Radiology PSTP Scholars
BA: Northwestern University (2002)
MD: Northwestern University, Feinberg School of Medicine (2006)
MS: Northwestern University, Feinberg School of Medicine (2011)
Subspecialty Interest: Interventional Oncology
Under the direction of Drs. Robert Lewandowski and Andrew Larson, I am investigating novel loco-regional image-guided approaches to treating unresectable hepatocellular carcinoma (HCC). In the majority of patients, HCC remains confined to the liver, deriving its blood supply from the hepatic artery. Healthy liver tissue is predominantly supplied by the portal vein. My research involves minimally invasive image-guided techniques that exploit this anatomy. The goals of my research involve developing catheter-based and ablative techniques to: 1) increase intratumoral therapeutic delivery, 2) reduce off-target effects to healthy tissues, and 3) provide real-time feedback of treatment success. Utilizing animal models of HCC, I am developing novel high-resolution imaging and therapeutic strategies to treat this disease.
BS: University of Illinois at Urbana-Champaign, Mechanical Engineering (2007)
MD: Northwestern University, Feinberg School of Medicine (2011)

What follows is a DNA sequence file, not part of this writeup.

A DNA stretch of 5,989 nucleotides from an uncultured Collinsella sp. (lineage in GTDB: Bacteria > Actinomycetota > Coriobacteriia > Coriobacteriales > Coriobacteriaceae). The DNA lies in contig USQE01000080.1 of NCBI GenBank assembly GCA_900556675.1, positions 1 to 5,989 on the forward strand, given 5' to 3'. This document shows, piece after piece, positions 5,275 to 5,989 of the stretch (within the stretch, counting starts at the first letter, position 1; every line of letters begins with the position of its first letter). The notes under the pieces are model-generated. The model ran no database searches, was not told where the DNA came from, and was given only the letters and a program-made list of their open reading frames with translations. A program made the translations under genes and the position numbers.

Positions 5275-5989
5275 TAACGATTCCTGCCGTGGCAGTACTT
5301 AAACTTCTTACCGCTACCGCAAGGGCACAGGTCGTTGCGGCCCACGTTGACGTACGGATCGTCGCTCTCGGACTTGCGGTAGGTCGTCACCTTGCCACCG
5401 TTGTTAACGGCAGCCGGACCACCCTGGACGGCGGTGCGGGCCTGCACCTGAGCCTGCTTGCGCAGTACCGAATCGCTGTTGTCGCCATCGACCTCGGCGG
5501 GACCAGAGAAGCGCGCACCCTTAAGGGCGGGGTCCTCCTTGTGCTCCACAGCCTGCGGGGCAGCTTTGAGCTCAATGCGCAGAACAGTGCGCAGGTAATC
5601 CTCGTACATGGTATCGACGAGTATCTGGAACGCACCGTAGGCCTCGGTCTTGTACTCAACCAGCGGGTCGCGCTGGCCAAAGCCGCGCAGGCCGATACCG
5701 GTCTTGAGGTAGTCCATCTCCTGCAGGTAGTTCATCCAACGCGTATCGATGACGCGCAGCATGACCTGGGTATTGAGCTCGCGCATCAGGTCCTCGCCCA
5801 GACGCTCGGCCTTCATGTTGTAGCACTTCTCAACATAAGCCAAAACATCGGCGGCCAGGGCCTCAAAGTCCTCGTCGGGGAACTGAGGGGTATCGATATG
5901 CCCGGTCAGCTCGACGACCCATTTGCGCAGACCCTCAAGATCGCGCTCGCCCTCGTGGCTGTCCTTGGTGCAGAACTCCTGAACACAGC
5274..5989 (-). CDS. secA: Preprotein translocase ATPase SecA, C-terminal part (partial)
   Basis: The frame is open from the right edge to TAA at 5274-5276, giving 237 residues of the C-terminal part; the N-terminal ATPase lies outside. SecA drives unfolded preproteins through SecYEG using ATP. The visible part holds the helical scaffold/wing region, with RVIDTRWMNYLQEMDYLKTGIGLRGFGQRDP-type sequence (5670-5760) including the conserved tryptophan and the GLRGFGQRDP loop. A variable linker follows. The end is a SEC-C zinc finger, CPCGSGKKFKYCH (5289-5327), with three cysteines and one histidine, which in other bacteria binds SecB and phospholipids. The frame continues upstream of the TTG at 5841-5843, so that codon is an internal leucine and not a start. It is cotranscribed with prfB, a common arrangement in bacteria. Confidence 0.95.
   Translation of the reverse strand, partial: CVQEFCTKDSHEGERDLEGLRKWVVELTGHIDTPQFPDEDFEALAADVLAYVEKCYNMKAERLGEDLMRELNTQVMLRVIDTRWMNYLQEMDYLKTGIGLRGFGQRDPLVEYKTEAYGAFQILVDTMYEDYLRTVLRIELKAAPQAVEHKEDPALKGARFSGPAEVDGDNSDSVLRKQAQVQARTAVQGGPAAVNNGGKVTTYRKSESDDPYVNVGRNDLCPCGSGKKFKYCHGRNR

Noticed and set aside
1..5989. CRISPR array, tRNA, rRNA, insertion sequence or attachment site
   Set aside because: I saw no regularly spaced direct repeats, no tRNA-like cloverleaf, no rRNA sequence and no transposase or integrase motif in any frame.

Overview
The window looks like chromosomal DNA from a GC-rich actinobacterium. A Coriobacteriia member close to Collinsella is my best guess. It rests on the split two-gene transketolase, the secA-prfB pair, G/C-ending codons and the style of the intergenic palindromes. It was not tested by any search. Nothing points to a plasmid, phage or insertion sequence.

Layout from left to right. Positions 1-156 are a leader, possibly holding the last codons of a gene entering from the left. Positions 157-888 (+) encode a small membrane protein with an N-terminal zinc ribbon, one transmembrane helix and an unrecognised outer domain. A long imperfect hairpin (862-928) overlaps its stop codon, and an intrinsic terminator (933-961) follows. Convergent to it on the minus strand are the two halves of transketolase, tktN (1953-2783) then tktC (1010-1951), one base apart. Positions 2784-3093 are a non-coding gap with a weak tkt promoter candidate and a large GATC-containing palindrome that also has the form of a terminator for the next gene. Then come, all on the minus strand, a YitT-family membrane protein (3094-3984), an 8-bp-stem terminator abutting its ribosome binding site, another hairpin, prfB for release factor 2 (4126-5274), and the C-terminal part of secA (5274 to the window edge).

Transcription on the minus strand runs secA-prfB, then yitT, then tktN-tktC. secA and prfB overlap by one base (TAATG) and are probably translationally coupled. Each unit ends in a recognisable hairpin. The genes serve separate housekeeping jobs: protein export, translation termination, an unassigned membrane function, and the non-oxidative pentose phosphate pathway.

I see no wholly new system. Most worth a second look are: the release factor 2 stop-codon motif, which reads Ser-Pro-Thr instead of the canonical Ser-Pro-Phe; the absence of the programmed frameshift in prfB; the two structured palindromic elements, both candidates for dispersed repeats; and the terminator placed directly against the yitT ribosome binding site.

My research interests include novel applications of clinical and pre-clinical cardiovascular MRI, quantitative hemodynamic assessment of cardiovascular disease and MRI acceleration techniques. I was first introduced to cardiovascular MRI as a medical student and pursued research with Dr. James Carr. Following an internship in Internal Medicine at Northwestern, I worked for two years as a Clinical Research Associate under the mentorship of Dr. Carr and Dr. Michael Markl. A large majority of my work has focused on using three-dimensional time resolved phase contrast (4D flow) MRI to evaluate quantitative and qualitative hemodynamic changes in the aorta that result from cardiac or valvular disease. We have studied patients with hypertrophic cardiomyopathy as well as adult and pediatric patients with bicuspid aortic valve using this imaging sequence. Additionally, I have evaluated the impact on image quality, quantitative performance and scan time of iterative reconstruction acceleration approaches in clinical cardiac MRI. My most recent project focuses on using MRI myocardial tissue characterization to improve diagnosis and risk-stratification in patients at risk for developing chemotherapy-induced cardiotoxicity during the course of cancer treatment. I am also currently a student in the Master of Science in Clinical Investigation program here at Northwestern.